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What is Post Concussion Syndrome?

Fans are on the edge of their seats as their favorite running back rushes to the end zone. The announcer yells, “Touchdown!” and the crowd erupts as six points are added to the scoreboard. During the next play, that same player is tackled and his helmet collides with the defender’s. The play concedes and the player is thrown onto the ground. He is taken back to the locker room for examination, and it is soon reported that he is out for the rest of the season with a concussion. In 2019, 224 concussions were reported within the NFL, and cases remain steady among high school college players- making it a common issue faced among athletes. 

Post Concussion Syndrome Symptoms

Weeks later, as the player prepares to return to practice, he begins to experience constant headaches, dizziness, and has trouble sleeping through the night. After a comprehensive physical examination and CAT scan, the patient is diagnosed with Post Concussion Syndrome (PCS). Defined as lingering trauma following a head injury, PCD can last anywhere from a few weeks to months. For those with recurring head injuries, Post Concussion Syndrome, the symptoms can also include headaches, fogginess, fatigue, the inability to focus, and amnesia. Oftentimes, especially common among athletes, the patient will forget how many times they’ve been hit or have had a concussion due to the trauma. In severe cases, Post Concussion Syndrome can even cause episodes of rage, depression, and forgetfulness.

Post Concussion Syndrome, however, is not only limited to athletic-related injuries. Having been hit by a drunk driver at 18 years old, Dr. Greenberg subsequently suffered from a severe concussion as well as symptoms of Post Concussion Syndrome for 10 years. Recalling his experience, Dr. Greenberg says, “It felt like someone was drilling through my head with a jackhammer. It would wake me out of my sleep. It was excruciating.” Luckily, after a long battle with these painful symptoms, Dr. Greenberg was able to pinpoint the hotspot of the pain and figured out the best way to treat Post Concussion Syndrome.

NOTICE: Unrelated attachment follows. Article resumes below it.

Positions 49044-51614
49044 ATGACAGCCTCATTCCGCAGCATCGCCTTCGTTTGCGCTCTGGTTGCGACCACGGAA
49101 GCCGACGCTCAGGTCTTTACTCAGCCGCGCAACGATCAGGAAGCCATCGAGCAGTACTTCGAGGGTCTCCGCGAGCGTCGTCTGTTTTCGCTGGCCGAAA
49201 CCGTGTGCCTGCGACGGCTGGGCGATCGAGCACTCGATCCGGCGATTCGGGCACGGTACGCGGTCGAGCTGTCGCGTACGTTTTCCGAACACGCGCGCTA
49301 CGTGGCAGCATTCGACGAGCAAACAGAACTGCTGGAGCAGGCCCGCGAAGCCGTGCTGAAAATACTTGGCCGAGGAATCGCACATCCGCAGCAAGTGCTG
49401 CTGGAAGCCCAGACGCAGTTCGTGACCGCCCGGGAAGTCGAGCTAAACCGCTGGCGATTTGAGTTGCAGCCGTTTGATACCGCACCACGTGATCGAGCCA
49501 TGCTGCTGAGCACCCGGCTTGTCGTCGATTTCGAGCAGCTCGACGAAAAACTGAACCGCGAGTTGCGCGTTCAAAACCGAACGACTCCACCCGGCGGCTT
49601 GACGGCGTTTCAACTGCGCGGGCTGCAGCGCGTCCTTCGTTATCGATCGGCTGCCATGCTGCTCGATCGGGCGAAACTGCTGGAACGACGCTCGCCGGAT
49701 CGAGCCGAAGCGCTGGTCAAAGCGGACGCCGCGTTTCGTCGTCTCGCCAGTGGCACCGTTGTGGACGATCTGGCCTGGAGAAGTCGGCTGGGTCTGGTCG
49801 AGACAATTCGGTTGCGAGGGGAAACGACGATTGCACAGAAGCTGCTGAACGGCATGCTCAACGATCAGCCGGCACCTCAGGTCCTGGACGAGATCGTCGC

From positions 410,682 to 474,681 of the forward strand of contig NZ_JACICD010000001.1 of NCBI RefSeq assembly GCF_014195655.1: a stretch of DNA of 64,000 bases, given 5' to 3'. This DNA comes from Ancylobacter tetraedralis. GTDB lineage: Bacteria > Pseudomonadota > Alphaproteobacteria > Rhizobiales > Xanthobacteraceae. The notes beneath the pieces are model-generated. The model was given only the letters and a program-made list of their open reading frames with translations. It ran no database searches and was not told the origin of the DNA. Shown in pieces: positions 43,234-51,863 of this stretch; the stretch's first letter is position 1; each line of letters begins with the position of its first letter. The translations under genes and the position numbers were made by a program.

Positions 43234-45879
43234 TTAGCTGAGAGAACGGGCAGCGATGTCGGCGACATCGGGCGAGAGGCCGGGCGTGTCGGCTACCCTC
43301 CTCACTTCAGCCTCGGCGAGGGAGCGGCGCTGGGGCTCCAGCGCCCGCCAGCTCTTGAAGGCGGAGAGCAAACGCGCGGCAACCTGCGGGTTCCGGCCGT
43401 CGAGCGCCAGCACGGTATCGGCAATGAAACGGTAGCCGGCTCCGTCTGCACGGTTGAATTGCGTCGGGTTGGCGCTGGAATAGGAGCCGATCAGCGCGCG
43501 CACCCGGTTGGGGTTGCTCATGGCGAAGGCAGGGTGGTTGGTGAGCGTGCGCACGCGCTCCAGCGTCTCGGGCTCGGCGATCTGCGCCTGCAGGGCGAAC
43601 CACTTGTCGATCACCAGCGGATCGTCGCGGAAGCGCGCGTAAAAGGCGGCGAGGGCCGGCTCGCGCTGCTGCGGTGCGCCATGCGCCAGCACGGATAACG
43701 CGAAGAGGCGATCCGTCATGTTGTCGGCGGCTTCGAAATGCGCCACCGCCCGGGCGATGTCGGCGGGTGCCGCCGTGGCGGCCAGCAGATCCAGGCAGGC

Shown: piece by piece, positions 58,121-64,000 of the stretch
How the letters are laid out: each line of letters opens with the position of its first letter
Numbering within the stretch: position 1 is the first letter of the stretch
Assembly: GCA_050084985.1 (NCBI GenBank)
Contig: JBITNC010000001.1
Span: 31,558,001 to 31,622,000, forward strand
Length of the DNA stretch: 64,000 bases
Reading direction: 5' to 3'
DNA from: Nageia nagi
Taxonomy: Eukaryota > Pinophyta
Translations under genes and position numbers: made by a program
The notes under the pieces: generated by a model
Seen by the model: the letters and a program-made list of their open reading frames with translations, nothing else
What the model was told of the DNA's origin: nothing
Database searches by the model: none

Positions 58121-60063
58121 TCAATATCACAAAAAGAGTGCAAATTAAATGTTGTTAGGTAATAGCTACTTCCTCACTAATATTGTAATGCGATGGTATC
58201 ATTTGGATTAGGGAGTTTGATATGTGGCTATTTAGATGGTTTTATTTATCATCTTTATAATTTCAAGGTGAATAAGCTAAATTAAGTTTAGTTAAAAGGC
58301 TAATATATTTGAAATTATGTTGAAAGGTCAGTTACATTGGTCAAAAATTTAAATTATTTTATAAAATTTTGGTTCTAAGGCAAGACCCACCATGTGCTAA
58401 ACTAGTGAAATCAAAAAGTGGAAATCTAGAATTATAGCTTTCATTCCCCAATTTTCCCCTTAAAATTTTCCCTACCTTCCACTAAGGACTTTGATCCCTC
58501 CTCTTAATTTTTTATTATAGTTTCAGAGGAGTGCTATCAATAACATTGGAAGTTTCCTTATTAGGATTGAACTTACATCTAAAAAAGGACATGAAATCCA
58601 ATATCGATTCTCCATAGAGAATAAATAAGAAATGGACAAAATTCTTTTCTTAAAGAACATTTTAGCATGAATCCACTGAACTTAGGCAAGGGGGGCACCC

Treatment for Post Concussion Syndrome: The Greenberg Method 

Dr. Greenberg empathizes with his patients from his experience and understands how to properly treat the condition and their lasting effects. While Post Concussion Syndrome is often remediated with medications such as pain relievers or antidepressants, the Greenberg Method takes a much different approach. Starting with a thorough assessment and patient evaluation, Dr. Greenberg will gain an understanding of how the condition is affecting your entire body, rather than just focusing on the head and neck. From there, he can assess, create a recovery plan, and properly treat the upper cervical spine with Prolotherapy, Platelet Rich Plasma (PRP), or Stem Cell Therapy. The chosen treatment procedure will depend on the patient’s unique condition, as Dr. Greenberg understands that no two cases are the same.

Do you think you may be suffering from Post Concussion Syndrome? Schedule an appointment with Dr. Greenberg to determine which treatment plan is best-suited for your recovery process.

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From pantry to medicine cabinet; The benefits of using honey as a healing method.

It’s true what they say: What’s Old is New Again. Mankind’s earliest civilizations used natural honey as a medicine to help treat sickness and heal wounds. Now, modern scientists are discovering that the earliest doctors were right to use honey; new research shows that it is a healthy and effective alternative to some over-the-counter treatments and prescriptions. Follow along to learn of some of the benefits honey has to offer, such as treating colds, asthma, and even cancer!